The Order and Disorder With Acid-Base Basics
In this episode, Dr Harrison speaks with Paul Shiu, DO, about the order and disorder of acid-base basics, including the interpretation of arterial blood gases (ABGs) and the various respiratory and metabolic disorders that cause abnormality in ABGs.
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Anil Harrison, MD, is the associate program director of the internal medicine residency program and the ambulatory care director at Touro University and St Joseph’s Medical Center-Dignity Health (Stockton, CA). Dr Harrison is board certified in India and the United States.
Paul Shiu, DO, is a second-year internal medicine resident at St Joseph's Medical Center (Stockton, CA).
Dharminder Singh, MD, is an internal medicine chief resident at St Joseph’s Medical Center (Stockton, CA).
Jessica Bard: Hello everyone. And welcome to Multidisciplinary Dialogue, Clinical Rounds and Case Reviews with your host, Dr Anil Harrison, Associate Program Director for the Internal Medicine Residency Program and the Ambulatory Care Director at Toro University and St. Joseph's Medical Center, Dignity Health in Stockton, California.
Today, we have a grand rounds episode for you with Dr Paul Shiu, who is a second-year internal medicine resident at St. Joseph's Medical Center in Stockton, California. On this episode, we'll discuss arterial blood gases, the order and disorder with acid-based basics. The views of the speakers are their own and do not reflect the views of their respective institutions.
Dr Paul Shiu: So, Dr Harrison, for our first podcast, what do you want talk about? What should we talk about?
Dr Anil Harrison: Well, Paul, I was approached by some residents on doing podcasts and the request was to start with arterial blood gases and we have a fair number of podcasts on the evaluation of ABGs, though we will start off with the very basics and subsequently follow it up with various respiratory and metabolic disorders, causing an abnormality and how to evaluate them.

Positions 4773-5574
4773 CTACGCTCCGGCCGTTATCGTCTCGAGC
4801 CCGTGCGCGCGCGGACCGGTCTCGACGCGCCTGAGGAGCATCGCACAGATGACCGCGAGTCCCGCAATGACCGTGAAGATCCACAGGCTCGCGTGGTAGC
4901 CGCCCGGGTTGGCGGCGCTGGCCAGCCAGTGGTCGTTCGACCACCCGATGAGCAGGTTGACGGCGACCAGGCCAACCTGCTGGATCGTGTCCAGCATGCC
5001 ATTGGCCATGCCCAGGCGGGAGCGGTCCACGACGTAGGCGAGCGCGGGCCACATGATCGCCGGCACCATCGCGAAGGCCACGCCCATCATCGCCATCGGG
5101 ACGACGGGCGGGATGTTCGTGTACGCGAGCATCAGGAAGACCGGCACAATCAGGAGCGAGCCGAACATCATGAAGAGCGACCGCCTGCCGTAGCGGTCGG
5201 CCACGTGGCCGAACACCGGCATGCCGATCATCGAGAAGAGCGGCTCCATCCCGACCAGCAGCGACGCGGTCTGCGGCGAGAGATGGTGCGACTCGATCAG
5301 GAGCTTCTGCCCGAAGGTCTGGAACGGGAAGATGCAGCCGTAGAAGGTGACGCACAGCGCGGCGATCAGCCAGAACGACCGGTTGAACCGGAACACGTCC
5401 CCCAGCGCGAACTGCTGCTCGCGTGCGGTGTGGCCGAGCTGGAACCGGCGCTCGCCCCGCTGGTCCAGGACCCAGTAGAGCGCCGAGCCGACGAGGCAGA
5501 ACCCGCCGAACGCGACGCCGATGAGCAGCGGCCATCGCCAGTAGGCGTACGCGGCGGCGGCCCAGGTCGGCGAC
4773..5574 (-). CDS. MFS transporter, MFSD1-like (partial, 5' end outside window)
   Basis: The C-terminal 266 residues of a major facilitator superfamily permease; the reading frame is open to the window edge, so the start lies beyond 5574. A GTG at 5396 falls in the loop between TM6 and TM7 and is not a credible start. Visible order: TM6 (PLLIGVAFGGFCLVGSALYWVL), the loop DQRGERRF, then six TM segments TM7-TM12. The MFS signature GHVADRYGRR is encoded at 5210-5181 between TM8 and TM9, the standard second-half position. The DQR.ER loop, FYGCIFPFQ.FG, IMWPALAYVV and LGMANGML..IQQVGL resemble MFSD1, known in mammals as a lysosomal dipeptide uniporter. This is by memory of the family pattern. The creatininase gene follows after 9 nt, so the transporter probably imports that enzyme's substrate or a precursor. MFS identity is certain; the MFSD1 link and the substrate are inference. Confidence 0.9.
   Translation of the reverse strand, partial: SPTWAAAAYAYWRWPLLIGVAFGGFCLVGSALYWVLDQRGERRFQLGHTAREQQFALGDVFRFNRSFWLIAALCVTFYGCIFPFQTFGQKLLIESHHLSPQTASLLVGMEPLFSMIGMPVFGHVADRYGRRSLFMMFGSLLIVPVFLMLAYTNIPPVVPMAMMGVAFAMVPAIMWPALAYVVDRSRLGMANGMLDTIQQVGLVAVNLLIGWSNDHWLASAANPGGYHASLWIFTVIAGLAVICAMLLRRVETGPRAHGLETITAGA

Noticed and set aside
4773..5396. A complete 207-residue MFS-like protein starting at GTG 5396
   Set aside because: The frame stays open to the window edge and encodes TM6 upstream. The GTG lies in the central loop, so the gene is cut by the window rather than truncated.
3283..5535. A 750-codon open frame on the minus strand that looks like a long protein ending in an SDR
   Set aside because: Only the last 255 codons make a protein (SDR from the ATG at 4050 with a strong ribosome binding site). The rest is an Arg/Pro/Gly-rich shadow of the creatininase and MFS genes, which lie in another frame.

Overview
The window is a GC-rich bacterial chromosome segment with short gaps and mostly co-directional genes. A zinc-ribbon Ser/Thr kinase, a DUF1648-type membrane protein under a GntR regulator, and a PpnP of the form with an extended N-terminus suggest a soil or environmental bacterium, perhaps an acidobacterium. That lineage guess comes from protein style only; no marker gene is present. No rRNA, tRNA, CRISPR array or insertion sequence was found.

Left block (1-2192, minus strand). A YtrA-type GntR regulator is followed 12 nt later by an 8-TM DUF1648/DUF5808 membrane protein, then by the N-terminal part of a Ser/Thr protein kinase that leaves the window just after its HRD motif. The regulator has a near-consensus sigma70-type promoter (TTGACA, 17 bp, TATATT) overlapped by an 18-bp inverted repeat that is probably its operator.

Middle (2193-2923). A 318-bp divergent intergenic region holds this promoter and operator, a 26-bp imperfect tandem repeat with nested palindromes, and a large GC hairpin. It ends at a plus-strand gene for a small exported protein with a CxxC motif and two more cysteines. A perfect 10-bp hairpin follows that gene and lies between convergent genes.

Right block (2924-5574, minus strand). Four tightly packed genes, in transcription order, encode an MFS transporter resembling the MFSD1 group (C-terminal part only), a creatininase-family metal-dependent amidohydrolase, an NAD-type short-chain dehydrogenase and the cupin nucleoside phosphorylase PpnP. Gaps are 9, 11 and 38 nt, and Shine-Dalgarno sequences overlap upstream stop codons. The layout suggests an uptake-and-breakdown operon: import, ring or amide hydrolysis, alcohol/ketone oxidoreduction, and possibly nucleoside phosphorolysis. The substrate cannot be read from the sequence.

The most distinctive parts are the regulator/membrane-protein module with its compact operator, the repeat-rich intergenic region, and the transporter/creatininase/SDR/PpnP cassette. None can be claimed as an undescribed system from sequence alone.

Dr Paul Shiu: I was on ICU not too long ago. And I remember everyone said how important it was, how fundamental it was, to be able to interpret arterial blood gases, the title of our podcast, our first podcast is The Order and Disorder With Acid-Base Basics. Dr Harrison, why do we do arterial blood gases?
Dr Anil Harrison: That's a great question, Paul. Arterial blood gases can be considered as an indirect measure of what might be going on in the human body. The problem could be at the cellular level or the respiratory system or with the kidneys or the gut, the nervous system, or it could be a combination of some or all of them.
Dr Paul Shiu: I know that our listeners are very smart and they're very motivated. They want to learn as much as possible, regardless of what stage in training they are, whether they are a student, an intern, a resident, and hopefully, if you guys are out there, attendings too. So we want to keep this nice and informal. This is a conversation between Dr Harrison and I. And we want to share this conversation with the world, hopefully, that will prove beneficial. I have a tendency to ramble, but Dr Harrison also is a funny guy. Dr Harrison, just off the cuff, not that this is scripted or anything. Do you have any jokes for us?